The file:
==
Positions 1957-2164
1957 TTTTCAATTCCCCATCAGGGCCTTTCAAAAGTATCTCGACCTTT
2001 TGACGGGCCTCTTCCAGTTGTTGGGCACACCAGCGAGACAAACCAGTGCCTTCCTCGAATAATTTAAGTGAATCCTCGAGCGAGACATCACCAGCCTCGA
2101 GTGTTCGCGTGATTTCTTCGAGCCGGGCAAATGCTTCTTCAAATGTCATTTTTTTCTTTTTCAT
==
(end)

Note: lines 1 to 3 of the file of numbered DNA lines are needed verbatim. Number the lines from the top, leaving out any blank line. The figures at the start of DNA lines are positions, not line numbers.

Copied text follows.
Positions 1957-2164
1957 TTTTCAATTCCCCATCAGGGCCTTTCAAAAGTATCTCGACCTTT
2001 TGACGGGCCTCTTCCAGTTGTTGGGCACACCAGCGAGACAAACCAGTGCCTTCCTCGAATAATTTAAGTGAATCCTCGAGCGAGACATCACCAGCCTCGA